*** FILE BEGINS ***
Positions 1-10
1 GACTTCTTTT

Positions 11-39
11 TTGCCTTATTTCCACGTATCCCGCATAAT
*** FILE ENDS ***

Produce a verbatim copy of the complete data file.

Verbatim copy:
Positions 1-10
1 GACTTCTTTT

Positions 11-39
11 TTGCCTTATTTCCACGTATCCCGCATAAT